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Demand for big mortgages is shrinking as home prices moderate

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A “For Sale” sign in Crockett, California, on Tuesday, June 14, 2022.
David Paul Morris | Bloomberg | Getty Images

As consumers worry more about inflation, fewer are buying homes — and if they are, they’re buying less expensive homes. Mortgage demand fell last week compared with the previous week, and the average loan size shrank as well.

Mortgage applications to purchase a home fell 4% for the week and were 18% lower than the same week one year ago, according to the Mortgage Bankers Association’s seasonally adjusted index. The MBA also included an adjustment for the July Fourth holiday.

Buyers have been pulling back due, in part, to higher mortgage rates, but rates held steady last week. The average contract interest rate for 30-year fixed mortgages with conforming loan balances ($647,200 or less) remained at 5.74%, with points decreasing to 0.59 from 0.65 (including the origination fee) for loans with a 20% down payment.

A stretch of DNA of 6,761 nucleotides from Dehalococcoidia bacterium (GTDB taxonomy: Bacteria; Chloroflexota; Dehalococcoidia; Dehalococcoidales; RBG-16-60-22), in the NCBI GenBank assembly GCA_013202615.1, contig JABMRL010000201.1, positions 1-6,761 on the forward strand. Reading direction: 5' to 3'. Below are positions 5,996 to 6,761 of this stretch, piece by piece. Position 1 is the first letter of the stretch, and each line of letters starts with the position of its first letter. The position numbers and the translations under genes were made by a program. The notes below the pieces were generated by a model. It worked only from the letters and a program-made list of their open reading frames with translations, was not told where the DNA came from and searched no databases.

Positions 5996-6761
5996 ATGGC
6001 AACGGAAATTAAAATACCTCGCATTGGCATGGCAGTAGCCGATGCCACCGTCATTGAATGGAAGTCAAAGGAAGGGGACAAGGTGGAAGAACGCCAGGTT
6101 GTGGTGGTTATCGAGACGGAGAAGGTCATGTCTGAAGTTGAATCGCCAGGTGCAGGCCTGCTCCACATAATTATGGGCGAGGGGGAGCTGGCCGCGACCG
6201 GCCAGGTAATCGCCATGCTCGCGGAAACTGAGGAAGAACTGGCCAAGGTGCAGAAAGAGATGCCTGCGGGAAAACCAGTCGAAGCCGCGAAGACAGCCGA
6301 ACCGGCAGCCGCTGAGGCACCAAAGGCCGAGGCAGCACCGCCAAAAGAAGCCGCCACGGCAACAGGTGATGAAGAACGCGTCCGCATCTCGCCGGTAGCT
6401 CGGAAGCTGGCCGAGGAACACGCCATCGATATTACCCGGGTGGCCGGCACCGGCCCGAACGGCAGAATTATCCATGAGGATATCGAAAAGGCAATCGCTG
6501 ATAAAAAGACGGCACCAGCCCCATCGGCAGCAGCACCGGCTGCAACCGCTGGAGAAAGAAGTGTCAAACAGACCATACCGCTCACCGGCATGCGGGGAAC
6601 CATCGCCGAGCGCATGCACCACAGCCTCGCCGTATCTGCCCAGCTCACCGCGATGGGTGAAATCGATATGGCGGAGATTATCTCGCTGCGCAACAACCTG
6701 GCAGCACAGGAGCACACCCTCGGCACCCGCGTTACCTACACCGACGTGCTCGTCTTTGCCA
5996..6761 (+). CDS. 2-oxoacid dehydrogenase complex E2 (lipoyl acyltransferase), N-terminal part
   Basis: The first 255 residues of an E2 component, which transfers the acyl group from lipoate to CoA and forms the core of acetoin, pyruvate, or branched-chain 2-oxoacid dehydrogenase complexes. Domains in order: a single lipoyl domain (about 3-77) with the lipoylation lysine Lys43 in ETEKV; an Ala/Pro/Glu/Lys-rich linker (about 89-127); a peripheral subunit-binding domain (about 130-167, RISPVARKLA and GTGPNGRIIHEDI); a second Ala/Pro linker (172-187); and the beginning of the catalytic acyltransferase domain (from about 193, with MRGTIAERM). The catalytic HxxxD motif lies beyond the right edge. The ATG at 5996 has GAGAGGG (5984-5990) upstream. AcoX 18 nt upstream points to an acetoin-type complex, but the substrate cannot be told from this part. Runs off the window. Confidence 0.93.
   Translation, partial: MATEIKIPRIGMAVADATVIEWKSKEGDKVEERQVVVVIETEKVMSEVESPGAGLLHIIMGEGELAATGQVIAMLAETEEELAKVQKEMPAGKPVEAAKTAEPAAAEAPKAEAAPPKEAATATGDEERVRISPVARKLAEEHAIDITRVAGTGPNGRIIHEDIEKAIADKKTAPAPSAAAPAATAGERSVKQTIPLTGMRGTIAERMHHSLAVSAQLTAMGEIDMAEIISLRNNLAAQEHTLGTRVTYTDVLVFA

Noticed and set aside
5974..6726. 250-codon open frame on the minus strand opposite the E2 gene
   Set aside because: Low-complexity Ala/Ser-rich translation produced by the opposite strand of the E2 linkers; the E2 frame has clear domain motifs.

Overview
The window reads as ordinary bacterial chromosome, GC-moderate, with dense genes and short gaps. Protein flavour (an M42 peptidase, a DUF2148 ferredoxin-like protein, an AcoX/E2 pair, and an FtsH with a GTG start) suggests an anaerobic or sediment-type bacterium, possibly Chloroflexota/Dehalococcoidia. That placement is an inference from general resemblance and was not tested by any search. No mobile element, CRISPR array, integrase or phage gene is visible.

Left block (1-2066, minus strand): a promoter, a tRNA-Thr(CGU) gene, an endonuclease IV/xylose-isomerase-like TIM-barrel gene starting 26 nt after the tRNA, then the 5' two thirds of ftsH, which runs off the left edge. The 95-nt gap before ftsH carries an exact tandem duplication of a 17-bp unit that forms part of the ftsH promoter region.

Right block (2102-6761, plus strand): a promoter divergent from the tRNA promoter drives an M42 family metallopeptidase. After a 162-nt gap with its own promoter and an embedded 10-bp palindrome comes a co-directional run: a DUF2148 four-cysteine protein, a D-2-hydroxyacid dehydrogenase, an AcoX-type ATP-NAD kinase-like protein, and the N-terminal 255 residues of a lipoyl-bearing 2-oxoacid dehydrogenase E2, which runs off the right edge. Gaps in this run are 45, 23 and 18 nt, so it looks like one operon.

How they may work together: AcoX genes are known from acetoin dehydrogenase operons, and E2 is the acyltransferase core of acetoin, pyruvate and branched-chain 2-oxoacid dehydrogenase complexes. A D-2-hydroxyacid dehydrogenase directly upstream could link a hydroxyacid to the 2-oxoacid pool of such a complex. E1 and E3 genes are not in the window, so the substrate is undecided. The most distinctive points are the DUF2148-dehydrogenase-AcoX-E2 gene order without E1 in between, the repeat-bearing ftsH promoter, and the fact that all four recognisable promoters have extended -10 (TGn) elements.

“Purchase applications for both conventional and government loans continue to be weaker due to the combination of much higher mortgage rates and the worsening economic outlook,” said Joel Kan, an MBA economist. “After reaching a record $460,000 in March 2022, the average purchase loan size was $415,000 last week, pulled lower by the potential moderation of home-price growth and weaker purchase activity at the upper end of the market.”

Applications to refinance a home loan, which have been incredibly weak due to higher interest rates, rose 2% for the week but were 80% lower than the same week one year ago. At the same time last year, the average mortgage rate was 3.09%. There are very few remaining borrowers who don’t already have lower rates on their mortgages and who could benefit from a refinance.

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